Cambridge’s undergraduate and postgraduate students have access to the very best resources and facilities. These include:

  • Cutting-edge experimental laboratories, including The Cavendish Laboratory, a centre at the forefront of discovery in Physics since its foundation in 1874;
  • A thriving Language Centre which provides opportunities to all students wishing to take up or continue a language;
  • Over 100 libraries, including the main University Library (UL), a legal deposit library holding more than 8 million books, journals and documents;
  • World-famous museums and collections, including the Fitzwilliam Museum, the Museum of Archaeology and Anthropology, the Polar Museum, Sedgwick Museum of Earth Sciences, and Cambridge University Botanic Garden.

4. Student life

Cambridge University is located in the city of Cambridge, where its colleges and buildings are spread across the city centre. The city offers a unique mix of historic architecture and modern facilities, as well as plenty of places for students to study, relax, and socialise. Cambridge is also around an hour away from London by train, making it an extremely convenient and well-connected place to live as a student.

Within Cambridge University itself, there are also countless ways to make the most of your time as a student and enjoy your free time. The university has close to 1,000 student-run clubs and societies, opportunities to partake in campaigning and volunteering, and its own independent newspaper, Varsity. Whatever your interests, talents and career goals, there will almost certainly be opportunities to pursue them at Cambridge.

Cambridge also has one of the lowest drop-out rates of any university in the UK. According to the Higher Education Statistics Agency, only 0.6% of Cambridge students dropped out in the 2019/20 academic year, compared to the UK average of 5.3%. This suggests that students are satisfied with multiple aspects of their university experience, including their life outside of studying.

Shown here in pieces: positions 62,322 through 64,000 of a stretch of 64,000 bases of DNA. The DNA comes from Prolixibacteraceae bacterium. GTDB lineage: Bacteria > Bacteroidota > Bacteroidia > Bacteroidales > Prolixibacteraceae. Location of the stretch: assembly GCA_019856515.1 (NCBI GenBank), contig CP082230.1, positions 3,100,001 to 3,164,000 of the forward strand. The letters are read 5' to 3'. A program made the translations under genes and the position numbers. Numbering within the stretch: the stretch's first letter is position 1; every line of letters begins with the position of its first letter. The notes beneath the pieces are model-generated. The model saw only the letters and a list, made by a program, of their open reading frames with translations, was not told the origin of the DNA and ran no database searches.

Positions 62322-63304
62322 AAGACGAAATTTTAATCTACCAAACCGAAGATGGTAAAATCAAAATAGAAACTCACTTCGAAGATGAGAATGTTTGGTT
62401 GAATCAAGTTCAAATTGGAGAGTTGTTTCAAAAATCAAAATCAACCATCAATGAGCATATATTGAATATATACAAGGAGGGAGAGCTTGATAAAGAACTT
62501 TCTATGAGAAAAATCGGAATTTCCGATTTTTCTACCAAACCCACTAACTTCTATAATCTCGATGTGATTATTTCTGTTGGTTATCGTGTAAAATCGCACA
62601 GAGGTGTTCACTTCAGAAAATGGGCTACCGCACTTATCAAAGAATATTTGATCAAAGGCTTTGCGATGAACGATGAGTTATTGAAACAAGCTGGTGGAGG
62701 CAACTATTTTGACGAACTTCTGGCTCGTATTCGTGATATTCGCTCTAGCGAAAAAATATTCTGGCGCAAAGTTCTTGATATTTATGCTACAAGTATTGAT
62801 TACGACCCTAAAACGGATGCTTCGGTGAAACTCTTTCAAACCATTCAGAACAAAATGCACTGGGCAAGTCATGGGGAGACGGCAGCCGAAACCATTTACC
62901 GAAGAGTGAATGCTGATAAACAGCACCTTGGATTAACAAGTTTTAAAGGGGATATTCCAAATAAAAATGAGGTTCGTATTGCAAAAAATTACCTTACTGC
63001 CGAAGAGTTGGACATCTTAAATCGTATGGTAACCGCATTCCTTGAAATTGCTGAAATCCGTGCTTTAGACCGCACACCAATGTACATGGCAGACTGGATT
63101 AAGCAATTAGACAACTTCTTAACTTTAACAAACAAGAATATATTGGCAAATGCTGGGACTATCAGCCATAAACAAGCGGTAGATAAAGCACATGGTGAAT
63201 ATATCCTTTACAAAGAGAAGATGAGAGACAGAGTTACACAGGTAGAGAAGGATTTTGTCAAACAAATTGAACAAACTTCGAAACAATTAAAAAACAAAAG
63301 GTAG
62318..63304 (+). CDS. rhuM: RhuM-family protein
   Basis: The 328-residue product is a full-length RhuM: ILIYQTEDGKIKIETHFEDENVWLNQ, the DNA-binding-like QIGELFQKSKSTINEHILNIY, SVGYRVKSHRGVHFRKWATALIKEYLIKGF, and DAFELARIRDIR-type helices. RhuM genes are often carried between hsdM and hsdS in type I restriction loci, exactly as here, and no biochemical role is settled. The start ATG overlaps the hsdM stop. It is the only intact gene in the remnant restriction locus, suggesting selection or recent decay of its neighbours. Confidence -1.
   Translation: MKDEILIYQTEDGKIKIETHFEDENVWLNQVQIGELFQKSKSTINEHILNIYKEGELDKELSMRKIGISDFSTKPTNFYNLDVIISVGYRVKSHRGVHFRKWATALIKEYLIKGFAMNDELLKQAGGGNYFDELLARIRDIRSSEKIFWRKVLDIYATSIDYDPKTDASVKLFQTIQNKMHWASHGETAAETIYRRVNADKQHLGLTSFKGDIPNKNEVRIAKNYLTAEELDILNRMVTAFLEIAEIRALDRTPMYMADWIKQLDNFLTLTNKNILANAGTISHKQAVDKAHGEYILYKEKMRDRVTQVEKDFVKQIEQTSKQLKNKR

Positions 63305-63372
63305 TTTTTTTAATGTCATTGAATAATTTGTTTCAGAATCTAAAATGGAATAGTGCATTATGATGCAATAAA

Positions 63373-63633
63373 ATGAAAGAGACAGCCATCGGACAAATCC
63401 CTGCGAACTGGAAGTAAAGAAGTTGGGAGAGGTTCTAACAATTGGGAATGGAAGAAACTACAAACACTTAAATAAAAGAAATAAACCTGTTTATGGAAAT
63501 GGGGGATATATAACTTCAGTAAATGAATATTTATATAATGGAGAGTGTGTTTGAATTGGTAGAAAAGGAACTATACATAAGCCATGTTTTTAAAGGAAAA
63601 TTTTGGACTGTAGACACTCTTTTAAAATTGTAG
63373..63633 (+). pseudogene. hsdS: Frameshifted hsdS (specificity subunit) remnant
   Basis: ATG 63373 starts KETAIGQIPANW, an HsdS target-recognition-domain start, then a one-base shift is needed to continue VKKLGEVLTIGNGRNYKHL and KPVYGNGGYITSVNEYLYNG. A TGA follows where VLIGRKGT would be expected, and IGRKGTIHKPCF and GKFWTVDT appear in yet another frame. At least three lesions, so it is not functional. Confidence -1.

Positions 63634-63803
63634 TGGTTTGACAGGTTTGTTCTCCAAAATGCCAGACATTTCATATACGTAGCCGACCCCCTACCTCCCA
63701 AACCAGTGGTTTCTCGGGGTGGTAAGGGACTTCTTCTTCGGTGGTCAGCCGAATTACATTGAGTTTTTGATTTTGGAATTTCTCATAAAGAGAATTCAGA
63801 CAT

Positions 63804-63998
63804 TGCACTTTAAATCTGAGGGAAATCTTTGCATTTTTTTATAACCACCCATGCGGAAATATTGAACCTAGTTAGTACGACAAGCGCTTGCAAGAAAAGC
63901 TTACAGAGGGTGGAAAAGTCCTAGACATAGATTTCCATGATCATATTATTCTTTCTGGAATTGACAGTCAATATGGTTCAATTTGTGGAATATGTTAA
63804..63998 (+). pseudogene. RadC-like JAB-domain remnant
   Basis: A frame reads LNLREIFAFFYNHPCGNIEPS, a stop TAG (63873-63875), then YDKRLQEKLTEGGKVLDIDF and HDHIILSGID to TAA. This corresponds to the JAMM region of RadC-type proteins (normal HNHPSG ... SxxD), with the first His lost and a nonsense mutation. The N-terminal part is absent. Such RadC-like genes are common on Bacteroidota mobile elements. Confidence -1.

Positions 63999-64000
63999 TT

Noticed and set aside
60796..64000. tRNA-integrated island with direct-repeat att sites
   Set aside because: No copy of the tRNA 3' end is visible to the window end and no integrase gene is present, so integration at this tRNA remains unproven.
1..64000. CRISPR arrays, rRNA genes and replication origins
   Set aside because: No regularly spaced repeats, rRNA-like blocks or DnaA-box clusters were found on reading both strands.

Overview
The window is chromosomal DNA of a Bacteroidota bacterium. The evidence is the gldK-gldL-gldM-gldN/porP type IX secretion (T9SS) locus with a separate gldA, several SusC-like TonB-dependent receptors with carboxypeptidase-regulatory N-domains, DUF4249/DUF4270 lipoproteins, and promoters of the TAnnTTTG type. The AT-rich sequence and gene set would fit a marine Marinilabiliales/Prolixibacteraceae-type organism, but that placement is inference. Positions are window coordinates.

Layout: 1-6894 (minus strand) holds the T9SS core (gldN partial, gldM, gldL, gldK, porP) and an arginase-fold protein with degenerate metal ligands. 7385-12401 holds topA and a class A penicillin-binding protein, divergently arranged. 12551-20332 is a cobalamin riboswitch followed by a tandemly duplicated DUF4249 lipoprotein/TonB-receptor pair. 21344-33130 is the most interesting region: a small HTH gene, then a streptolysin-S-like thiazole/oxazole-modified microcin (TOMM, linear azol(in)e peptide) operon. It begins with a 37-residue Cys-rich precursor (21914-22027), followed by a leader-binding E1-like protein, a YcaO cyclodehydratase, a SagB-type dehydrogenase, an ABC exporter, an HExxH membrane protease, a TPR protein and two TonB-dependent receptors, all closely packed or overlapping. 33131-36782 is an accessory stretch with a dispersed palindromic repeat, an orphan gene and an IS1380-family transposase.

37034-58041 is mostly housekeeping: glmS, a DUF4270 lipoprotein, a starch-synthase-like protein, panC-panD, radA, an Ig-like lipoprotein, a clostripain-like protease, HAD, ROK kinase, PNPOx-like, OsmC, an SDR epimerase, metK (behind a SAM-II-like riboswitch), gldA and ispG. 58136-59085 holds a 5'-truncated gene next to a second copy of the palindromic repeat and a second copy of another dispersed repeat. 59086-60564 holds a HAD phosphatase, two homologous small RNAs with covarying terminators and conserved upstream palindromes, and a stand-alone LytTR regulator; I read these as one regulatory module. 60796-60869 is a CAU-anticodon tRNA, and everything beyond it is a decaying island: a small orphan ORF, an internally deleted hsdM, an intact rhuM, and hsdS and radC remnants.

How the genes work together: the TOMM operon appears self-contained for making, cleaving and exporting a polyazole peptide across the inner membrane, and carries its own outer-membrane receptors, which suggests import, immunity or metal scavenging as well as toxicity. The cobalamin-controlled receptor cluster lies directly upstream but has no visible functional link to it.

Financial support

Students at Cambridge are not permitted to work alongside studying; due to this policy, Cambridge University offers an extensive programme of financial support for undergraduate students. For example, The Cambridge Bursary Scheme offers UK students non-repayable bursaries to help with living costs. These are offered in addition to any government financial support. There is also a range of financial support available at postgraduate level, such as Hardship Funding, which provides awards of up to £2,000 to assist postgraduate students with living costs.

5. Work opportunities and job prospects

Thanks to its outstanding reputation, Cambridge is one of the most well-known and respected universities in the world amongst employers. In 2021-22, Cambridge was the seventh most targeted university by top employers (High Fliers Research), and the university has links to a range of top organisations and industries both in the UK and globally.
As a result of this reputation among employers and the skills and links built while at Cambridge, 93% of Cambridge leavers are employed or in further study 15 months after graduating.

Cambridge also produces some of the best-paid graduates in the UK. Cambridge graduates earn an average of £34,511 within five years of leaving university – 44% more than the average UK graduate salary of £24,000.

How to get into Cambridge

There are many reasons to study at the University of Cambridge, and that’s why thousands of top students aspire to apply there. However, knowing you want to apply is just the first step; knowing how to meet the entry requirements and write a stand-out application is the most important part.